I’ll start by saying that Nureyev was not my favorite dancer, although I saw him perform in person many times and appreciated his blazing energy and the excitement he brought to the stage whenever he danced. He was Dionysian rather than Apollonian, and not a perfect technician, having gotten a late start in ballet and lacking some of the core upper body strength that many Russian dancers have. He transcended those limitations not only through his exhilarating presence, but because of the strength in his legs, his iron determination, and the extreme physical beauty of his form and face.
Nureyev had a sort of feral allure, mostly masculine with a little bit of feminine and a fair amount of some other exotic non-human creature—a panther perhaps. Something feline, with a hint of ferocity. No other male dancer thrilled people (men and women) so much.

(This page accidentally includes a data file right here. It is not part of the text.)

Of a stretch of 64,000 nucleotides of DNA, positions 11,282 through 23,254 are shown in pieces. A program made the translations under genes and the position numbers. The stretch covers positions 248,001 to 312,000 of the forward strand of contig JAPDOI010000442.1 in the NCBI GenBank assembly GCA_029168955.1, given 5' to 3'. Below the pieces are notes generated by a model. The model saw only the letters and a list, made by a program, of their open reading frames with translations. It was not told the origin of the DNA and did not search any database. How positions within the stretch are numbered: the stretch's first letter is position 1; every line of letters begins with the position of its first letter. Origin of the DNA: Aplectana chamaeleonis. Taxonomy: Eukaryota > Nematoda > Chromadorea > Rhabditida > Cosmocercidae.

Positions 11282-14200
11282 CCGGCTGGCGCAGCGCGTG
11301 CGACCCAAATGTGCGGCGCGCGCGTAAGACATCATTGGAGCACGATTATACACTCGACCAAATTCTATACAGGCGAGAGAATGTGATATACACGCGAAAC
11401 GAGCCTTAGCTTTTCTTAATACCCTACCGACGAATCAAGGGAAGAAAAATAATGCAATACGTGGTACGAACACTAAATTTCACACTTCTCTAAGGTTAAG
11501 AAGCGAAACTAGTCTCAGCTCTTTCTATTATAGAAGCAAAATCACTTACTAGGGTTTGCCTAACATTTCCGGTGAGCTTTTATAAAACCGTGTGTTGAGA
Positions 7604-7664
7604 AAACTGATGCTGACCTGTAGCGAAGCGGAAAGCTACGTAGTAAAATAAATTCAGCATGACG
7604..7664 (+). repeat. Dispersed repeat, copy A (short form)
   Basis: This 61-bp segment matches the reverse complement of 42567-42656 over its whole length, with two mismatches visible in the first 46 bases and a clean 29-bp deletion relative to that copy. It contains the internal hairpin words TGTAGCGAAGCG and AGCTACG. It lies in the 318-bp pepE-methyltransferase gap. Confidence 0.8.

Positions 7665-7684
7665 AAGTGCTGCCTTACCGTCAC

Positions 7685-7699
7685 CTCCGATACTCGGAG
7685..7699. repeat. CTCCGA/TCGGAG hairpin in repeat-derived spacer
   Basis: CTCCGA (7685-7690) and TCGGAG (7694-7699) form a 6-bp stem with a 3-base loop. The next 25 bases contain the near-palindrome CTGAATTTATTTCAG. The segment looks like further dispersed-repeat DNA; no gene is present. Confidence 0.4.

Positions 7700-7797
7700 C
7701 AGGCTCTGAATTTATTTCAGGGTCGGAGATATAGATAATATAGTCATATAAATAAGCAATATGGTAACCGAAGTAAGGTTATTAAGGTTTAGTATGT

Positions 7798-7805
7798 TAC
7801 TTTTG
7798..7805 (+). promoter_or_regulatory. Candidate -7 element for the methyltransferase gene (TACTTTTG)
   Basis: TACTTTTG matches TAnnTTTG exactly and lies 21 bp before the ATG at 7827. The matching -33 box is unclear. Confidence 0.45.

When Nureyev defected to the west in 1961 at the age of 23 and caused a sensation, he was already a star in Russia. But after his defection he became a star of the world—everywhere except Russia and the countries it controlled, that is.
The following clip is the sixth and final part of a BBC documentary that deals only with his Soviet years and his defection. This particular part begins immediately after his defection with a description of one of the Soviet plans to harm him. The film is a reminder of how relentless the Soviets were in blighting liberty and in ruining—or threatening to ruin—innocent lives. And their retaliation against Nureyev, as described in this film, was relatively mild compared with what they regularly perpetrated on so many of those with the temerity to defy them, or even on people who merely ran foul of them. Evil empire, indeed.
Nureyev left Russia, and he probably couldn’t afford to think too much about the people he’d left behind. This is as much their story as his.